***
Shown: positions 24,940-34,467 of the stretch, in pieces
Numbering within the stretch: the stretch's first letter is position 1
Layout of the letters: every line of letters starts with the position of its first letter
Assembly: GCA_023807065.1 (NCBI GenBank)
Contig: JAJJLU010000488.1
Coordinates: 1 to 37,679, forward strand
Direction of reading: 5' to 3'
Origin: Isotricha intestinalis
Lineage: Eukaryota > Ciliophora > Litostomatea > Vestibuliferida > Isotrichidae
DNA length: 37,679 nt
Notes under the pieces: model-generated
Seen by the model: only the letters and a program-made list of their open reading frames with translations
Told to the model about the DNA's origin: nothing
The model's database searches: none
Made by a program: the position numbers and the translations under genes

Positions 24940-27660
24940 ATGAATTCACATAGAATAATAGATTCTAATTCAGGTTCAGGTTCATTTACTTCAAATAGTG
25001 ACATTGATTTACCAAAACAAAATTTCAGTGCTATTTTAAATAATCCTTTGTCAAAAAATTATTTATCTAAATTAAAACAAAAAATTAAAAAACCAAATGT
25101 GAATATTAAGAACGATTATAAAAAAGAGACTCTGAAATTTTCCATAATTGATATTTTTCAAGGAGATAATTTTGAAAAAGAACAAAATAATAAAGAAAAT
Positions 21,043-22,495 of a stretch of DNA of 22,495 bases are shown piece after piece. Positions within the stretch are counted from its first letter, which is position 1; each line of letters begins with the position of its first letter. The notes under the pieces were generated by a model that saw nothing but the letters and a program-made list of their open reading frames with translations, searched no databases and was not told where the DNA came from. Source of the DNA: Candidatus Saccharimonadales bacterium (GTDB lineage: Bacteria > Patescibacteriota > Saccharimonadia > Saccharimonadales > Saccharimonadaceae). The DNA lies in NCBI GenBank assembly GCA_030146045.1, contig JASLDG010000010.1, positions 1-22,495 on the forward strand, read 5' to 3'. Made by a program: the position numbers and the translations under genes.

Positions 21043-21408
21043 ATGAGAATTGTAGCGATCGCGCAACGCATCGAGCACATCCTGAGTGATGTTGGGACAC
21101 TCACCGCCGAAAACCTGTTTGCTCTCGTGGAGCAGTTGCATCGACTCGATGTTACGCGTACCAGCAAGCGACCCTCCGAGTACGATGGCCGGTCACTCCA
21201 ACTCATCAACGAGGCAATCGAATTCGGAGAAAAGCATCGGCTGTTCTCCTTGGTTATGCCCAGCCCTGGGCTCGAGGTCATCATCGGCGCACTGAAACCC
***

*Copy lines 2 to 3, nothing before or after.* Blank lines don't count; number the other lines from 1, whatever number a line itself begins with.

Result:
Numbering within the stretch: the stretch's first letter is position 1
Layout of the letters: every line of letters starts with the position of its first letter